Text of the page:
[Note: Not all state-owned enterprises in China directly answer to the central government. Many of them answer to provincial, municipal, and even county governments, making them province/city/county-owned enterprises. If you want to dig it further, many of them answer not directly to their respective governments per se, but to the State-owned Assets Supervision and Administration Commissions (SASAC, which is just a government department) or other Departments in their respective governments. This may seem trivial but in practice that makes a big difference in who truly - and importantly, directly - wields influence over them.]
Third, "unification" must facilitate a global industrial chain that aligns with an international market in globalization, so as to better align with the international market with a high level of overall openness. For example, we have clearly accepted the internationally accepted concept of "competitive neutrality" in previous years. This expression, in fact, is based on the recognition that we have repeatedly stressed the need for fair competition and has completely opened up the use of concepts in the international common language.
The competitive neutrality obviously implies that we must be more proactive in docking with the commercial standards system formed in the course of hundreds of years of development of the global market economy. Moreover, I also have a point of view that "competitive neutrality" must logically be closely linked to "ownership neutrality".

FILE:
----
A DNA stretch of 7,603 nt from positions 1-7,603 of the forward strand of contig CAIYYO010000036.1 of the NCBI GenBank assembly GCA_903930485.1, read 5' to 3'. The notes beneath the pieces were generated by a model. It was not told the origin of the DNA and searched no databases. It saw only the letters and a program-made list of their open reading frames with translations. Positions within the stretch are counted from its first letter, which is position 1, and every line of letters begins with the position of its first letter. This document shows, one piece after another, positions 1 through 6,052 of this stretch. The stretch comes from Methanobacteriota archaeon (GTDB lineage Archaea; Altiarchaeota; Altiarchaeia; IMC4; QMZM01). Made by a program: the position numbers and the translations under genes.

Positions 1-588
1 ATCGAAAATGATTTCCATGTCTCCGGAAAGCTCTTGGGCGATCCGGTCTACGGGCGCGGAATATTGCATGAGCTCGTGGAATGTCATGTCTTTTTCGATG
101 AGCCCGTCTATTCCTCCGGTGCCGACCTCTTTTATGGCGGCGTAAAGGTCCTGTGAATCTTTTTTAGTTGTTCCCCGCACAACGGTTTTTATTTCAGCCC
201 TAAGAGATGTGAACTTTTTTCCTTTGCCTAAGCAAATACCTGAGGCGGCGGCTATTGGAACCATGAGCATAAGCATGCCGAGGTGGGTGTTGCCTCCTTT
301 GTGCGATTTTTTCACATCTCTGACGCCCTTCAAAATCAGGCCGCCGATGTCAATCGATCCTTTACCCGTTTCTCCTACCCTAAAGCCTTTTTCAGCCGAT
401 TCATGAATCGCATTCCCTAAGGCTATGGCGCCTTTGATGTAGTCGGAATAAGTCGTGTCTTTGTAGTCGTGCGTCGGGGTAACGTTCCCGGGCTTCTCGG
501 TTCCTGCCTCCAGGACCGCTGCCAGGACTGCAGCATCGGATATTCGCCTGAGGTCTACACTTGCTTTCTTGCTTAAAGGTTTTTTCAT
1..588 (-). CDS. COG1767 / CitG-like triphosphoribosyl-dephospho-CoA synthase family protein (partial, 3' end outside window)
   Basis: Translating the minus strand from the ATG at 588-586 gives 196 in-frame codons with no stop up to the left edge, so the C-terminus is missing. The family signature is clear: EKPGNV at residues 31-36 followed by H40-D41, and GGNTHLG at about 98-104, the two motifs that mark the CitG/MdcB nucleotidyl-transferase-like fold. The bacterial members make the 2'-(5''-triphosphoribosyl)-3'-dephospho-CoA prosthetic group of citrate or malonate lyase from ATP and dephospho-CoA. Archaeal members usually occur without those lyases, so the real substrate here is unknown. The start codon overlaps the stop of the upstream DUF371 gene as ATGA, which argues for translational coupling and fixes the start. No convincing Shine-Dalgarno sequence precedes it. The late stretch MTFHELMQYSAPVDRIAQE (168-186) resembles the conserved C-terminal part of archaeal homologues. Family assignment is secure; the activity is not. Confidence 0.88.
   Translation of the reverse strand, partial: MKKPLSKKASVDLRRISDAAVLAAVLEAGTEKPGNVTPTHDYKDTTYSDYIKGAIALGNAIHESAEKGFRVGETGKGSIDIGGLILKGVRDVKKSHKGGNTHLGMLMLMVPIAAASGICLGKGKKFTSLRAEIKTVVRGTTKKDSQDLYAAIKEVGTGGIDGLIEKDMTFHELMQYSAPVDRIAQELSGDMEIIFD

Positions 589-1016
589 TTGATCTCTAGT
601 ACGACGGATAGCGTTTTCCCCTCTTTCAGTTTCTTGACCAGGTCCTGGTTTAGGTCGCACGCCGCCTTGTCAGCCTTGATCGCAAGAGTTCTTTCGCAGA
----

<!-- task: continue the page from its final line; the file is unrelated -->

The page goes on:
The fourth point: this unification should be unified in the face of China's national conditions and some special problems in the formation of our Chinese traditions and characteristics. We should reform the institutional arrangement of urban-rural separation…
On the real urbanization level in China now, we cannot look at the 65% urbanization rate of the resident population. The first thing to see is that the urbanization rate of the registered population is only 45%. In other words, the majority of the 1.4 billion Chinese people have not yet obtained registered residence/household registration in a city.
We will have to make up for the shortcoming in the future, so that the nearly 300 million or so members of the society known as "migrant workers and their families" who have been in cities for decades (many of them have worked and lived in cities for more than a decade or two) can obtain urban residence/household registration and enjoy equal and non-discriminatory access to basic public services faster and more smoothly.
In the next few decades, China will continue to accept nearly 400 million members of the rural community transit to urban residents, and make it easier for them to obtain urban household registration. Finally, all the household registration boundaries should be broken down. All the citizens of the People's Republic of China shall no longer be divided into urban or rural, based on which basic public services differ.
We must admit that there are still hundreds of millions of people in the cities who can't get their household registration and can't enjoy the fruits of equal access to basic public services since the reform and opening up. It's not intentional, but our development is not enough, and our supply capacity (of the basic public services) hasn't reached that level.
Finally, I would like to briefly emphasize a basic understanding, that is, the "unification" of such a unified large market and the orderly competition, as mentioned in the policy document, focus on the construction of the market environment, and are by no means on the government's command of the behavior of the market entities.
陆鸣 Lu Ming, Distinguished Professor of Economics at Shanghai Jiao Tong University and director of its Shanghai Institute for National Economy, told 中国金融40人论坛 China Finance 40 Forum (CF40), a think tank in the field of finance and macroeconomics.